Because cariprazine and its active metabolites have long half-lives, many healthcare professionals monitor for adverse effects up to several weeks after starting cariprazine. A longer monitoring period is also indicated for dosage changes, whether they represent an increase or a decrease, because elimination may take several weeks.[23]



See also: Atypical antipsychotic § Pharmacodynamics, and Antipsychotic § Comparison of medications

Site Ki (nM) IA (%) Action
5-HT1A 2.6 ~40% Partial agonist
5-HT2A 18.8 Antagonist
5-HT2B 0.58 Antagonist
5-HT2C 134 Inverse agonist
5-HT7 111 Antagonist
α1A 155 Antagonist
D2L 0.49 ~30% Partial agonist
D2S 0.69 ~30% Partial agonist
D3 0.085 ~70% Partial agonist
H1 23.2 Antagonist
mAChTooltip Muscarinic acetylcholine receptor >1,000 Antagonist
The smaller the Ki value, the more strongly the drug binds to the site. IA=intrinsic activity.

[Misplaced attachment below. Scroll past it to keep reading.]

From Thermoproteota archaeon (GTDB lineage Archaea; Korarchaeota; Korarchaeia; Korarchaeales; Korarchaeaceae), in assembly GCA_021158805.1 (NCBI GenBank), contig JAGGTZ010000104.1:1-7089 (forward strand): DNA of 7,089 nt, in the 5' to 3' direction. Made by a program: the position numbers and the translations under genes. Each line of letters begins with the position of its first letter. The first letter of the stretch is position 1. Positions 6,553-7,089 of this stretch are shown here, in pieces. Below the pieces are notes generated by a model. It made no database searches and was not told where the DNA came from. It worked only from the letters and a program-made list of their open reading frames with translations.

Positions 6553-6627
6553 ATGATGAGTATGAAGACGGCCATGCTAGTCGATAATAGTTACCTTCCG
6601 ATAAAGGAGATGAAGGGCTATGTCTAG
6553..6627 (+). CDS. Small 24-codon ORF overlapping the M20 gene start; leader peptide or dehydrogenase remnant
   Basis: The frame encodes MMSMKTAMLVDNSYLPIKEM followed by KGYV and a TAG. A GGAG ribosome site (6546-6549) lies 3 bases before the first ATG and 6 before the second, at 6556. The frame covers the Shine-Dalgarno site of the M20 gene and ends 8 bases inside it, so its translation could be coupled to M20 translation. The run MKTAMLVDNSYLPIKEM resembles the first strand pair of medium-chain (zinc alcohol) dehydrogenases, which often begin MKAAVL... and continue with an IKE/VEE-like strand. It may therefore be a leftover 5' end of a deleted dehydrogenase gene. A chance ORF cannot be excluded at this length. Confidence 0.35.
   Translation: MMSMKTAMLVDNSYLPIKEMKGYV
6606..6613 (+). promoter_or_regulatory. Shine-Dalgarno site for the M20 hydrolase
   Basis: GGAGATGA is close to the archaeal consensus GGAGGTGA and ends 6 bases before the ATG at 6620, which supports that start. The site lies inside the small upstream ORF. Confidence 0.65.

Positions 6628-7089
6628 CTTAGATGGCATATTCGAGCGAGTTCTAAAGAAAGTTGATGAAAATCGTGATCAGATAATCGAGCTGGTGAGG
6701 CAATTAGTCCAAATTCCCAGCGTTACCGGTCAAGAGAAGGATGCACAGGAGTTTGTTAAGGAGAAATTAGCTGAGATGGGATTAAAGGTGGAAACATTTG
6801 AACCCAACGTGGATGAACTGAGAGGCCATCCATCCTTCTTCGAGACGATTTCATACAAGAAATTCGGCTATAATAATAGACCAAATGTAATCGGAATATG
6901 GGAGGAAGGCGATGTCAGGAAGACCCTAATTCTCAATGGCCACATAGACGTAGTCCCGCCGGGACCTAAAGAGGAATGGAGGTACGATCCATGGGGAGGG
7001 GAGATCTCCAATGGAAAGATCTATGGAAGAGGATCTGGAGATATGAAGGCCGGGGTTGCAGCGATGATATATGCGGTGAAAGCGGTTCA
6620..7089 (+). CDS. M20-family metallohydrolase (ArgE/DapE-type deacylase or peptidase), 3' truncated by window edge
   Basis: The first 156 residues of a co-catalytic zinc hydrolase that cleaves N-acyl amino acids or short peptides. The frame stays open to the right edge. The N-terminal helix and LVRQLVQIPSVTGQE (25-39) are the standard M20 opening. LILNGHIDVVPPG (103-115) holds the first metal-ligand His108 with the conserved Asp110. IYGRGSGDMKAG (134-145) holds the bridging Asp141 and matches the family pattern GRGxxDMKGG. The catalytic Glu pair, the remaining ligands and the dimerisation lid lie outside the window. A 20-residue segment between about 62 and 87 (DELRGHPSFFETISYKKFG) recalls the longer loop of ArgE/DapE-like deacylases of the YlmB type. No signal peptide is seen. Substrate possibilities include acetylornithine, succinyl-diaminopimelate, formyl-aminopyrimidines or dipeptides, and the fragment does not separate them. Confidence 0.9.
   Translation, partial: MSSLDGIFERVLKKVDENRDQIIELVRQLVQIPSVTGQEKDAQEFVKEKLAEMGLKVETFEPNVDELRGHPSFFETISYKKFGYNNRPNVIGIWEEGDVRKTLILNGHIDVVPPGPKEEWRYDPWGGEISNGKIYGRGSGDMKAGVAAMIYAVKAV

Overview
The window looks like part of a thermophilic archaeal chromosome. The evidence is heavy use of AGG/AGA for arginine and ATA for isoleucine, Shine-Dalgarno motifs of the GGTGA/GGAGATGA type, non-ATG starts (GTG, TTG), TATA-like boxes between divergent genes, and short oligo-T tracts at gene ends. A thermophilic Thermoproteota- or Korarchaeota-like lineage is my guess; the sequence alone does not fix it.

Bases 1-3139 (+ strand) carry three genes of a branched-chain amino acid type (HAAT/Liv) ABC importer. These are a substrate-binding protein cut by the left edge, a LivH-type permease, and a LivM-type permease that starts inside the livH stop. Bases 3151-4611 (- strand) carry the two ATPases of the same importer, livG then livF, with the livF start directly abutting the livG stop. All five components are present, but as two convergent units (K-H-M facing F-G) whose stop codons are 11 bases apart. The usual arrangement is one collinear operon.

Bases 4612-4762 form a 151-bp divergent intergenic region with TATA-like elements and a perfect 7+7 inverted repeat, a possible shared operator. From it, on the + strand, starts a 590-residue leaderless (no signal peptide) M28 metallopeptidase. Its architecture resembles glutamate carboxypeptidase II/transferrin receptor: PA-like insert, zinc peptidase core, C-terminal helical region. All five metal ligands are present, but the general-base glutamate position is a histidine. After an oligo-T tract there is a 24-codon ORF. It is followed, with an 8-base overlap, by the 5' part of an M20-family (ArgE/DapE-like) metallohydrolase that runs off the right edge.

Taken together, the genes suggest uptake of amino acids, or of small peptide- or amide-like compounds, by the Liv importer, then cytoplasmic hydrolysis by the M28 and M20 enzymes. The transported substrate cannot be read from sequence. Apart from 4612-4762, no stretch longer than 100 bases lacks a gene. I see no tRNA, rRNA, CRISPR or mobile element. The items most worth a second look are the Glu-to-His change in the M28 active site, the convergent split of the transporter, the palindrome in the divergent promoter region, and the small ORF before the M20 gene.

Unlike many antipsychotics that are D2 and 5-HT2A receptor antagonists, cariprazine is a D2 and D3 partial agonist. It also has a higher affinity for D3 receptors. The D2 and D3 receptors are important targets for the treatment of schizophrenia, because the overstimulation of dopamine receptors has been implicated as a possible cause of schizophrenia.[27] Cariprazine acts to inhibit overstimulated dopamine receptors (acting as an antagonist) and stimulate the same receptors when the endogenous dopamine levels are low. Cariprazine's high selectivity towards D3 receptors could prove to reduce side effects associated with the other antipsychotic drugs, because D3 receptors are mainly located in the ventral striatum and would not incur the same motor side effects (extrapyramidal symptoms) as drugs that act on dorsal striatum dopamine receptors.[28] Cariprazine also acts on 5-HT1A receptors, though the affinity is considerably lower than the affinity to dopamine receptors (seen in monkey and rat brain studies).[28][29] In the same studies, cariprazine has been noted to produce pro-cognitive effects, the mechanisms of which are currently under investigation. An example of pro-cognitive effects occurred in pre-clinical trials with rats: rats with cariprazine performed better in a scopolamine-induced learning impairment paradigm in a water labyrinth test. This may be due to the selective antagonist nature of D3 receptors, though further studies need to be conducted.[28] This result could be very useful for schizophrenia, as one of the symptoms includes cognitive deficits.